1. The world's most sophisticated railways
With 13 subway lines and more than 100 surface routes run by Japan Railways and other private companies, Tokyo's railway system seems like it was designed to win world records. It's rare to find a location in the metropolitan area that can’t be reached with a train ride and a short walk.
2. Sky-high one-upmanship
When officials in Tokyo learned that the new Guangzhou TV & Sightseeing Tower in China would be 610 meters tall -- the same height that was planned for Tokyo Sky Tree, then under construction -- they did what any rational person would do: They added 24 meters to the top of Sky Tree to preserve its claim as the world’s tallest tower. Now complete and scheduled to open in May, the Guinness-certified structure features shops, restaurants and an observation deck that lets you see almost all the way to Guangzhou.
3. Street crossings are like a battle scene from "Braveheart"
The scramble street crossing outside of Shibuya Station is easily the world's busiest, with a thousand people running into the middle of the street, weaving together in a huge organic mass. The scramble perfectly summarizes the essence of Tokyo's true tourist landmarks: not old buildings, but lots and lots of people coming together in celebration of culture.
4. The Emperor will see you now
Visit the Imperial Palace on December 23 or January 2, and you’ll see something impressive: Its owner. Emperor Akihito and family make a twice-yearly public appearance at the Inner Palace grounds for the monarch’s birthday and a New Year’s greeting. If you’re tall enough, you’ll be able to glimpse the man-god himself amid a sea of Rising Sun flag-wavers.
5. Youth fashion stores by the hundreds
Even with the arrival of Forever 21 and H&M, there are countless independent fashion boutiques in the Harajuku area -- all dedicated to generally insane forms of youth fashion. If you count adjacent Shibuya, Omotesando and Aoyama into the region, you have the world's largest fashion district: featuring basically every single major designer brand in the world.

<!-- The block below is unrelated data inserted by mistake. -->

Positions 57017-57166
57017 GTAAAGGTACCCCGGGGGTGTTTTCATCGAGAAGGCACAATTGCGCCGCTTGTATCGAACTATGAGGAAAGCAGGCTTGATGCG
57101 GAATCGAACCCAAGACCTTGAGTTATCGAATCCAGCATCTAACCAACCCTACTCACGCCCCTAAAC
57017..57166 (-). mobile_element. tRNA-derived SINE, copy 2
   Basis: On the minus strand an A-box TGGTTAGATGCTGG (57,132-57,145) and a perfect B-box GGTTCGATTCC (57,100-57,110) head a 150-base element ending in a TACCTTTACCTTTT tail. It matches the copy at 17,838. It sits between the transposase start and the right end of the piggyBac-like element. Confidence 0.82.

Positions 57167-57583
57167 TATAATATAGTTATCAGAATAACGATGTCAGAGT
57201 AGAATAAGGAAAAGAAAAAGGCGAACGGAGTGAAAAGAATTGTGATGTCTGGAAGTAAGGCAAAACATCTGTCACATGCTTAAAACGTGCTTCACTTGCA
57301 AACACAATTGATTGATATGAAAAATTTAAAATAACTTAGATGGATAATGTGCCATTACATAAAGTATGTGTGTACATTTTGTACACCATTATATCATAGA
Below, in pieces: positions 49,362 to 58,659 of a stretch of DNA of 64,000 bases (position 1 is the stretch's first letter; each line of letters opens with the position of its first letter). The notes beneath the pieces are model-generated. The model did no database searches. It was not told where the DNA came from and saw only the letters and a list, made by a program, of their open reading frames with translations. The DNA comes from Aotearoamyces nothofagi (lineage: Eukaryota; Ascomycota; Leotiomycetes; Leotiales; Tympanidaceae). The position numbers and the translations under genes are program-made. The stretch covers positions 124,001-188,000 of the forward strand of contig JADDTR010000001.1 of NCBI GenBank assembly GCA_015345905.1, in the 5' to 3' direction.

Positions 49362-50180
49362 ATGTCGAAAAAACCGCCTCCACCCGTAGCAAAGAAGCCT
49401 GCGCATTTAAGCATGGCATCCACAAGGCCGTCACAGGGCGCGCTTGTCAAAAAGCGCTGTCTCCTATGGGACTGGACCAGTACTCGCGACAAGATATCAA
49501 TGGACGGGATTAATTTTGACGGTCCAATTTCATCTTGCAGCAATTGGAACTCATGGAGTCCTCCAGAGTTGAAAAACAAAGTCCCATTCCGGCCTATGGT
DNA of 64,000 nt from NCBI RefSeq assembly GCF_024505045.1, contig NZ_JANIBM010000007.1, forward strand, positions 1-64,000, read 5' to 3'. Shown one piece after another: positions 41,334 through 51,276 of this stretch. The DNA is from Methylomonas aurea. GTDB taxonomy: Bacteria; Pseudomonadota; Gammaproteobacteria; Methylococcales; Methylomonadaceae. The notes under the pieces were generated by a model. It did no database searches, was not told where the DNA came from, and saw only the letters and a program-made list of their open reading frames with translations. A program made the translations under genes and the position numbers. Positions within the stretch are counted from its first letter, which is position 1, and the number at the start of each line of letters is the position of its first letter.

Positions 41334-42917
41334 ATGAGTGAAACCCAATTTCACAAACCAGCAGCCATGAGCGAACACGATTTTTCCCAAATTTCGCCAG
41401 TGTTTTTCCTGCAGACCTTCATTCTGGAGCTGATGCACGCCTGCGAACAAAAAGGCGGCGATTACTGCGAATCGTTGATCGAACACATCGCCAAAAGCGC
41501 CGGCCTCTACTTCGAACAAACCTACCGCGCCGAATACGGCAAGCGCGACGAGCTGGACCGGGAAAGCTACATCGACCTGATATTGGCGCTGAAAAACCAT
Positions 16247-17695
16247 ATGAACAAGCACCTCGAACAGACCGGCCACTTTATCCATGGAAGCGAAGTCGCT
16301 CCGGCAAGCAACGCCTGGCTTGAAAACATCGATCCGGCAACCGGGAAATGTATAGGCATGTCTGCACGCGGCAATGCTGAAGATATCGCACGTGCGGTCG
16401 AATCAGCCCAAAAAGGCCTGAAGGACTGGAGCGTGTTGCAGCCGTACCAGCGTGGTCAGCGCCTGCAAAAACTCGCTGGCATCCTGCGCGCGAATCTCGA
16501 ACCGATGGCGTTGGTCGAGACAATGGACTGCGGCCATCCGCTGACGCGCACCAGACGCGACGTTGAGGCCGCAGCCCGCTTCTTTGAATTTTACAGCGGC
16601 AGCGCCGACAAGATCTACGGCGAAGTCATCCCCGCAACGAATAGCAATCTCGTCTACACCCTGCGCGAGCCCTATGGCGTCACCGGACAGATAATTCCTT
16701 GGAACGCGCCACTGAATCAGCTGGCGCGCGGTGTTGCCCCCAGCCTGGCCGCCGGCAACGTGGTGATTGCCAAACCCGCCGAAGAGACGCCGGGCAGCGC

The Japanese have taken their love of the latest electronic gadgets and modern appliances to a new level with Yodobashi Akiba, the largest electronics store in a section of Tokyo known for being the center of gadget, video game and anime culture in the city. Going into any electronics store in Akihabara is like stepping into a wonderland of flashing lights and monstrous screens, but Yodobashi ups the ante by offering six massive floors of televisions, stereos, appliances and game consoles, with three more floors dedicated to restaurants, juice bars, bookstores and music shops.
7. You can commute to the mountains
When the concrete Tokyo gets to be too much, just head out to the wonderful Mount Takao in West Tokyo. Accessible by a single train from Shinjuku, the mountain is particularly famous for its easy hike to the top, stunning autumn foliage and special soba-noodle culture.
8. Even the serious museums are weird
Edo-Tokyo Museum is the best place to relive the old traditional style of life in Tokyo, when it was called Edo in the 15th to 19th centuries. The building exterior, however, looks like a giant space cruiser on a "Buck Rogers" backlot, propped up on stilts. This is perhaps an attempt to fuse past, present and future Tokyo into one space.
9. Highway rest stops are destinations
Rest areas like Umi-hotaru almost make up for the ridiculous tolls and endless traffic jams of Japan's highways. Umi-hotaru (the "sea firefly") is a giant, island-like concrete construct floating smack in the middle of Tokyo Bay at the crossover point between the Aqua-Line bridge and tunnel. It offers a number of restaurants and shops for those who need to relax before braving the remaining drive.
10. The most absurdly priced retail establishments on one block
Chanel, Louis VuittonGinza is where to go to see and be seen and to spend more money than most salarymen ever dream of on fashion, handbags, and jewelry. Ginza used to be pithily described as Tokyo's 5th Avenue, but nowadays it's more accurate to call 5th Avenue New York's Ginza.